The Business of Bullying

Business cannot be done without other people. People can fill various roles in business, they can be customers, vendors, or other professionals in the same field. In simple terms, I estimate there to be 2 arms of business; the customer side (who patrons your business, the ones that pay your mortgage) and the support side (the vendors who enable you to do what you do - i.e. the nurse to the doctor). Though I also appreciate and admire the zealousness that some business owners have in protecting, honoring, and ultimately delivering for their clients and customers, I am at times honestly surprised that they can still find people who are willing to fill their support side.

The question in this entry is this: when does the esteem for your customer become a bad thing?

As a small business owner myself, I understand the need to side with your client, however, when that so grossly violates those that support and enable you to conduct your business, I would venture to say that you have become a bully in business. Even further, I cannot understand how business can be successfully or ethically conducted when service to your customer greatly outweighs the respect and consideration for those who support you. In my opinion, at ground level, it's a lack of integrity.

Although this doesn't sound like a heart-warming post, I have found great insight in recently learning this lesson which, fortunately for me, was gleaned by someone else's poor example. When recently a business owner tried to swing their proverbial "weight" around and back me into a corner, I acknowledged what was happening. I immediately took a stand for myself and the integrity I choose to run my business with. The best part? Probably shocking them by turning away their business.

By consciously choosing to run my business with a code of ethics, I have set up check points to prevent myself from becoming snarky, overly competitive, or even a bully. The reward for this diligence is that I also get to choose who I work with. No amount of money or number of contracts in a year is worth me risking who I am and what I stand for. Unfortunately, for the business owner I was supporting, the scales were tipping.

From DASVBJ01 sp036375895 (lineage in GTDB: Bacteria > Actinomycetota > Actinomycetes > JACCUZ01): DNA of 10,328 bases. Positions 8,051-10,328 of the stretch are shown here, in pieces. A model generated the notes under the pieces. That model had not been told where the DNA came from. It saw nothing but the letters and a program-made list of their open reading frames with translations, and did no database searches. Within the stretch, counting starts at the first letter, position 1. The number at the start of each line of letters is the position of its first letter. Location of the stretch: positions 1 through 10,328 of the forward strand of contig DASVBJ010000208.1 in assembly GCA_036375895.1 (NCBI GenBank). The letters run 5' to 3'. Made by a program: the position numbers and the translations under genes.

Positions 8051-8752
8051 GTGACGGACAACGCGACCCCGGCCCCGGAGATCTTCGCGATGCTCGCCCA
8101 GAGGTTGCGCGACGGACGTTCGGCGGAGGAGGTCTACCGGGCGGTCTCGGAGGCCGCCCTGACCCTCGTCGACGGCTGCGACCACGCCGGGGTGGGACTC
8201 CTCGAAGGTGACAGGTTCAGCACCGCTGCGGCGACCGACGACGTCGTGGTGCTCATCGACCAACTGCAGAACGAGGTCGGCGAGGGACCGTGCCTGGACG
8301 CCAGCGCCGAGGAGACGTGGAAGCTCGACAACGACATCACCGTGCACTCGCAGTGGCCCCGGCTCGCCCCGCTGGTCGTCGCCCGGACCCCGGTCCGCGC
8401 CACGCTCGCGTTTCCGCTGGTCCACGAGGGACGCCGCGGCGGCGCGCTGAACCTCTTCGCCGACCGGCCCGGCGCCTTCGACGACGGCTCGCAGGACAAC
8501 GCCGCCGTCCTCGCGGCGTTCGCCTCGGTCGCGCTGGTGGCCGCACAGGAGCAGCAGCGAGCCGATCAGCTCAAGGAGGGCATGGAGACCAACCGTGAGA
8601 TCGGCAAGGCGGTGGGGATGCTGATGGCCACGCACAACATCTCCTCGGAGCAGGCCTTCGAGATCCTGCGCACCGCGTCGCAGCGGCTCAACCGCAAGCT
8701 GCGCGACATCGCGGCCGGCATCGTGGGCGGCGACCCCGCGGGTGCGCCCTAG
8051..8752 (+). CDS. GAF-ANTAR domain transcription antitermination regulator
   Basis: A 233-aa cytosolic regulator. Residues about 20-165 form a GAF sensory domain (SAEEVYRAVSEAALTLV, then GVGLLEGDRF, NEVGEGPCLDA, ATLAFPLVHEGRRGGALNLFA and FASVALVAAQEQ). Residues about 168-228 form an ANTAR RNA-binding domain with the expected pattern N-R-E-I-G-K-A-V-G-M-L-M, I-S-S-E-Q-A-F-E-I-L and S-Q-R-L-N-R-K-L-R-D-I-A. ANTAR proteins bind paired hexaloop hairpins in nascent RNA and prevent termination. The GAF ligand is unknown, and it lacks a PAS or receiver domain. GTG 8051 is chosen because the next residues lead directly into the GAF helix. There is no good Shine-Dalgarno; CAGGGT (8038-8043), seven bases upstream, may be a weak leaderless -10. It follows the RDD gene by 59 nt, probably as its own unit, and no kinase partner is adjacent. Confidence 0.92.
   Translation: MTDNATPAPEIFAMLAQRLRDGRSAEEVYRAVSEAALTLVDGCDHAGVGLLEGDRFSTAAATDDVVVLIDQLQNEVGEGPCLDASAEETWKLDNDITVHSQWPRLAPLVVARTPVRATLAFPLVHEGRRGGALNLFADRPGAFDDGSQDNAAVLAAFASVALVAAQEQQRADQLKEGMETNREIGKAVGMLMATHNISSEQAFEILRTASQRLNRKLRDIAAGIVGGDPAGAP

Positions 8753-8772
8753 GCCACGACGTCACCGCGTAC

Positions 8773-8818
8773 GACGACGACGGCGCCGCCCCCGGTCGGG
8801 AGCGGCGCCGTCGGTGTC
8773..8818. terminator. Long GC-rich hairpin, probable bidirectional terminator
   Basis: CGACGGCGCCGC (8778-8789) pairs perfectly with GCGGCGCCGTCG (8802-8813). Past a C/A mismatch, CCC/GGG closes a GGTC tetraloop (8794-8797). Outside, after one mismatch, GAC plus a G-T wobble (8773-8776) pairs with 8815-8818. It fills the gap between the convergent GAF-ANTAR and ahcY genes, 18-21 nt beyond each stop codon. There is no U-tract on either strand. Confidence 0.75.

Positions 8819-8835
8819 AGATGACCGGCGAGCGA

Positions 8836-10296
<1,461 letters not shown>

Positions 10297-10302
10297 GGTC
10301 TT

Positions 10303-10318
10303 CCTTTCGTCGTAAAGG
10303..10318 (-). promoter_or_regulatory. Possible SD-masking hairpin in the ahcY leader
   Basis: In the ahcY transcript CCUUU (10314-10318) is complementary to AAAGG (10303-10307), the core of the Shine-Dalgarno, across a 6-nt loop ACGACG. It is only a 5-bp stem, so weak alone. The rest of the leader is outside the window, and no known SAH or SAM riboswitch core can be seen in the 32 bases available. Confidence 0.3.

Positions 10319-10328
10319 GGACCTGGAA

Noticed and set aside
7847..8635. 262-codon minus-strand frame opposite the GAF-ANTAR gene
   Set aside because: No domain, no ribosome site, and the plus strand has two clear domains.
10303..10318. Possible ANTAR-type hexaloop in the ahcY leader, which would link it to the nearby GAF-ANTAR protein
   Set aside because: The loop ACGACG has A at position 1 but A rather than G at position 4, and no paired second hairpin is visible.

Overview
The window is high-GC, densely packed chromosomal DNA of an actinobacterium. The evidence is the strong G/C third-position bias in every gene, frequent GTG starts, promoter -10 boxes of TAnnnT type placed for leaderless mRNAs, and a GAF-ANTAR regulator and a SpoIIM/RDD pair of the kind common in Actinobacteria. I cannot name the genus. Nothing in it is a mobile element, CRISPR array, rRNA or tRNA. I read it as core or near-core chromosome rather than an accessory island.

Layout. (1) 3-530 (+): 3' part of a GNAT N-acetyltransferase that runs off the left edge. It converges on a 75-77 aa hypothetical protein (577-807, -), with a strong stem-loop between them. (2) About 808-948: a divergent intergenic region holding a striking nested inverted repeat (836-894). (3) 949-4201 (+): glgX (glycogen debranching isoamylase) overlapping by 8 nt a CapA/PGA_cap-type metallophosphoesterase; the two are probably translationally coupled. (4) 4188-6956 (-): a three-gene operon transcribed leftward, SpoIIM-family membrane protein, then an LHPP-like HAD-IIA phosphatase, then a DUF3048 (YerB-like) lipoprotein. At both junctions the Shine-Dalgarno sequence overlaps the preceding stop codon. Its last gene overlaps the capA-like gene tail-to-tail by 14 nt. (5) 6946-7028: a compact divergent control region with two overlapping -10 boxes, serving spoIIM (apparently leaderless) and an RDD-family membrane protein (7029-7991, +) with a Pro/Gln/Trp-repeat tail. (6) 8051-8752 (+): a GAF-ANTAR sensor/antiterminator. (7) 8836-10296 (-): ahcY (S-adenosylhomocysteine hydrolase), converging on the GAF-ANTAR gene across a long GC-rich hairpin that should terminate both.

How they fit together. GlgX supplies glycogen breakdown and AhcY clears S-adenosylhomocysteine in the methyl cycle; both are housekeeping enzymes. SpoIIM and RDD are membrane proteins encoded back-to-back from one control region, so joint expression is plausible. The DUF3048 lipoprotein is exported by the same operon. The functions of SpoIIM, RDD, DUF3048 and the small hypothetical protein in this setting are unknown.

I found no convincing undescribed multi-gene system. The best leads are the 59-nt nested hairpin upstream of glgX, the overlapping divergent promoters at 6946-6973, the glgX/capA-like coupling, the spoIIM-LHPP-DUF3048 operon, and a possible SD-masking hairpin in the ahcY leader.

Now I'm not saying I'm perfect - there are many examples, I am sure, of humility to throw on the table. However, I refuse to be a victim to insecurity, bullying in business, or small thinking. I want to embrace each challenge, surround myself with people who support me and keep me in check. I want to celebrate the successes of my competitors and colleagues and support them in ways that are unique to me. I love collaborating with other professionals because in the end, that's what business is about - recognizing you can't do it alone.

It takes people, not power.

Post goes postal - enjoying modern times

Emily Post? Wedding etiquette? Our 2013 brides and grooms are throwin' them out the window! Here's how: 1. Monograms In tradition, the monogram was not to be used prior to the marital vows were spoken. Our modern take, monograms galore! The monogram is the best and easiest way to "brand" your wedding. It becomes the calling card for your big day, and also sort of identifies you as a couple. Whether a couple creates a stamp with said logo, an embosser, or uses it on their actual printed materials, monograms can be simple, elaborate, even fun. Monogram Styles